Summer Manager's Challenge
I got to do the coolest thing I’ve ever done in my entire professional career. We had an annual review with one of our core team members, Diana, who joined Wheels Up shortly after graduating from college. She has had an absolutely spectacular year of professional and personal growth. We got to tell her what an amazing and integral part of our team she is, and were able to bump her comp to reflect her expanded skill set. It was hands down the most rewarding thing I’ve ever been able to do, even after 15+ years in managerial roles. To start a company, assemble an amazing team, build a book of clients with interesting and challenging business opportunities, and then celebrate hard work with team members who are killing it. (The only thing missing was the trip to Rock Box karaoke like we did back in the Socrata days!)
I can’t take credit for Diana’s growth - from day 1, Elise blocked off big chunks of time to mentor and teach her. The whole team stepped up in support of Diana’s career development, and we now have a team member who I can honestly say we could not operate without.
There is no sugar coating this investment - mentoring and developing junior talent is a full-time job. I think it’s something that, as many folks climb the proverbial ladder and start overseeing larger and larger teams, they forget: this is the most important part of their job. A manager is a manager of people.
I worked at a company years ago that had a culture of managers. Everyone wanted to get promoted into a management position - they were rewarded with extra perks and a huge bump in compensation that they could never unlock as an individual contributor. The company had a bloated middle management layer full of people who really didn’t know (or honestly care about) how to lead or develop talent. And since the culture was entrenched, the vast majority of new managers had never had a good manager to learn from. The dysfunction just grew. But everyone still wanted to be a manager!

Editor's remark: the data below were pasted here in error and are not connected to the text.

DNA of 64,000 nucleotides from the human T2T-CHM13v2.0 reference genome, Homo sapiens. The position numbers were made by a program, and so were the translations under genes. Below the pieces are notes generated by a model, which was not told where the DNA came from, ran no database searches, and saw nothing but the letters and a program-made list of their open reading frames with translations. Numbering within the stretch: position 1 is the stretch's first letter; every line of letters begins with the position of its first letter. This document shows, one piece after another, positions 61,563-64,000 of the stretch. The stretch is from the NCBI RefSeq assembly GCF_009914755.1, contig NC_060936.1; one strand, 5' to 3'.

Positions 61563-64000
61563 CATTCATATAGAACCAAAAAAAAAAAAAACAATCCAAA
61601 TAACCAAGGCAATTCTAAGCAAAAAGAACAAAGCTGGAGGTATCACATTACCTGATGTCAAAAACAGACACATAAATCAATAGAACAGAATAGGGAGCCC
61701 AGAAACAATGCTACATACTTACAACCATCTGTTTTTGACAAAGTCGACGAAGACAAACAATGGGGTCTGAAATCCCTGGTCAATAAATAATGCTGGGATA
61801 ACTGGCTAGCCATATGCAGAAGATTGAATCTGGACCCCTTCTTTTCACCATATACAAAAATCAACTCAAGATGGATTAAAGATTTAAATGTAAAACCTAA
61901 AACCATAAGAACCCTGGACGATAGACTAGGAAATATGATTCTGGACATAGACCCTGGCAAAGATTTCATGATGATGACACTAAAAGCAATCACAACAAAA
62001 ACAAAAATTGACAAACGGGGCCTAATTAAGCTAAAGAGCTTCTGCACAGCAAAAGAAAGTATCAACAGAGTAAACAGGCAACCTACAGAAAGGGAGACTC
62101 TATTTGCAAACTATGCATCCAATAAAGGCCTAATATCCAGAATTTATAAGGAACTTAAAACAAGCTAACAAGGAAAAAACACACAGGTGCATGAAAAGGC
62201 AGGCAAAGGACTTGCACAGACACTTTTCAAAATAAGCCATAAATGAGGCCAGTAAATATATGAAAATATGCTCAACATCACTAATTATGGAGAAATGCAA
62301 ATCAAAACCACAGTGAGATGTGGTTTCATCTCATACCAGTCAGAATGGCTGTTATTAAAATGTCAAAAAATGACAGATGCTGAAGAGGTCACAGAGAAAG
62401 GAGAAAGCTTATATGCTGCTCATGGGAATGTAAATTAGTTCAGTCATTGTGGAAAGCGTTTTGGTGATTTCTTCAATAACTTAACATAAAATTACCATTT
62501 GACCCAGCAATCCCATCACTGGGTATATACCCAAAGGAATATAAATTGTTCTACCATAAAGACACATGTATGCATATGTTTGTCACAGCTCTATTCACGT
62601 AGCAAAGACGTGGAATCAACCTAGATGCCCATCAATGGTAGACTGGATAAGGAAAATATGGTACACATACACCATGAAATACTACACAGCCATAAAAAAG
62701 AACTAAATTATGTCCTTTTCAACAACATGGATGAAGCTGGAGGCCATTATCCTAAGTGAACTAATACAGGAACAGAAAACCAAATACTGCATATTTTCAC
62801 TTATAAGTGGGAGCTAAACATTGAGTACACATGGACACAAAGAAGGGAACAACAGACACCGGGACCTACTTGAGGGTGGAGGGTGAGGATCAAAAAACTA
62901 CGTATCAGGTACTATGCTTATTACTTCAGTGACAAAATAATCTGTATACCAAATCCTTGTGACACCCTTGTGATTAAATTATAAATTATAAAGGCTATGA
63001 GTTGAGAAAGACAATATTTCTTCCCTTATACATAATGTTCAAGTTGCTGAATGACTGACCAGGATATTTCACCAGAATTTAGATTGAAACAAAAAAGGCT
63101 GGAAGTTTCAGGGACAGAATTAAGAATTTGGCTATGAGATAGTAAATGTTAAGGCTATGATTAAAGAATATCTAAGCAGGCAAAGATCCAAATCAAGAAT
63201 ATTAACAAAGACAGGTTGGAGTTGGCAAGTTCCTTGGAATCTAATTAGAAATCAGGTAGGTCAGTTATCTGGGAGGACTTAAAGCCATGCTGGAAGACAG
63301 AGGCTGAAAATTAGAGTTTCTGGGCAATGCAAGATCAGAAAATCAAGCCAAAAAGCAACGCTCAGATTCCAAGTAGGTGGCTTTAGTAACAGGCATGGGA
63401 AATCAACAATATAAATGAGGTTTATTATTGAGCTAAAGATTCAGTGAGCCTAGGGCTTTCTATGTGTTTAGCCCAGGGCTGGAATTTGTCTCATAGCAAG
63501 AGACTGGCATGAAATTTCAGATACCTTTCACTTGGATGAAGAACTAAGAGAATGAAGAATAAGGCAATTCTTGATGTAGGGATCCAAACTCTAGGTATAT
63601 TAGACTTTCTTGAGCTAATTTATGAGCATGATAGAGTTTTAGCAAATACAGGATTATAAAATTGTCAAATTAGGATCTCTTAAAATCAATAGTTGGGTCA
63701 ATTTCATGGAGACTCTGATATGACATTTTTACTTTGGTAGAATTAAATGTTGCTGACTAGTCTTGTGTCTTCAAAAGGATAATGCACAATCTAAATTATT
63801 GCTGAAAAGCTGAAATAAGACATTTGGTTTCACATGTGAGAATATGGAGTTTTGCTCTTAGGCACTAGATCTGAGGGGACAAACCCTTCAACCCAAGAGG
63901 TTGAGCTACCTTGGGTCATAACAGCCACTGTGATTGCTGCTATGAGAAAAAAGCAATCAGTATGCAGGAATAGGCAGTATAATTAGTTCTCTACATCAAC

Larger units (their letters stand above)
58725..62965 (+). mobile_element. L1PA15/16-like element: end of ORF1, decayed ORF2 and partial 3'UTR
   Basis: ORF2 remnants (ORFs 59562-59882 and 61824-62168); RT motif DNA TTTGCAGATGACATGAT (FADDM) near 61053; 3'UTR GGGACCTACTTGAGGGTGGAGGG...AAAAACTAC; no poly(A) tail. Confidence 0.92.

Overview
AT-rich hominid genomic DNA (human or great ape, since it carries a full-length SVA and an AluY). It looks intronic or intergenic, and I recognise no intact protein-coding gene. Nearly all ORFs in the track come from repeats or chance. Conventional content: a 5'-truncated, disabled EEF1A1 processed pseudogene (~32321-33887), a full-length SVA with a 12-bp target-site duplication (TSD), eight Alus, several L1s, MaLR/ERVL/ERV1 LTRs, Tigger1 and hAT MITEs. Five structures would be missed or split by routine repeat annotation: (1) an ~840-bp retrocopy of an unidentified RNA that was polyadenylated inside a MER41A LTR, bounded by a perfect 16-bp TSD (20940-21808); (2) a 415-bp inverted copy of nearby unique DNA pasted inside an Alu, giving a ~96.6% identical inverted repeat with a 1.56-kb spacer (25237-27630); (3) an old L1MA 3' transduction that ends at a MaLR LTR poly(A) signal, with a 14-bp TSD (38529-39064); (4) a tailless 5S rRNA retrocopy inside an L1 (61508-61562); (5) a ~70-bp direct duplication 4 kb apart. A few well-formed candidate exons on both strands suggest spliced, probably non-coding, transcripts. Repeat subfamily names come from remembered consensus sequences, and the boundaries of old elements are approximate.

I love that so many companies in the tech world have principal level team members. Instead of advancing into a management track by default, there’s the option to grow in a path of domain expertise. Principal level team members are top-ranked individual contributors who spend their time being engineers or data scientists or architects or developers instead of being people managers. It’s a big title to earn and has massive respect in the industry. Best of all, it kills the adage that senior professionals have to aspire to manage teams of people in order to excel in their careers.
We aren’t nearly big enough to have multiple layers at Wheels Up, but I hope one day we are. But I also hope that we are disciplined enough to fill our managerial roles with good leaders who are passionate about developing their teams, and that we create career paths for exceptional individual contributors to continue expanding their impact by doing what they are exceptionally good at. It’ll be important that neither of these paths will be more lucrative or respected than the other. Check in with me in a couple years and see how we’re doing :)
I had a CEO years ago tell me it was their goal to make that company the place where every one of the employees did the best work of their careers. I’ve totally hijacked that sentiment and have it written on a post it note on my desk. I’ve added to it, too; I aspire to make Wheels Up the last job every one of our core team members has. I’m fully aware that this is a pipe dream - it’s incredibly hard to hire talent (even in the best of markets), especially when you are in startup mode and have tight timelines and lean budgets. But I believe that a very high talent bar is a line worth holding. If you do the meticulous work of hiring the right people and give them fulfilling work and an environment that supports a balanced life, they have no reason to ever leave. I can’t help but believe that it’s going to lead to a wildly successful company. At least that’s what Elise and I are banking on.
In the meantime, here’s my summer challenge for anyone who wants to join me: if you’re a manager of a team, or better yet, a manager of managers – pick one thing you can do to help develop your people and do it. Don’t just check the box by hurrying through your 1:1s like a zombie. Look for ways to set your teams up for success and build an action plan. Maybe it’s assigning a pet project, or offering an opportunity to shadow another team member, or just recommending a thoughtful book and talking about it over coffee. I truly believe it doesn’t take more than setting aside the time to care about your teammates and fostering a genuine interest in their development. You know, managing them. I’d love to hear what you think!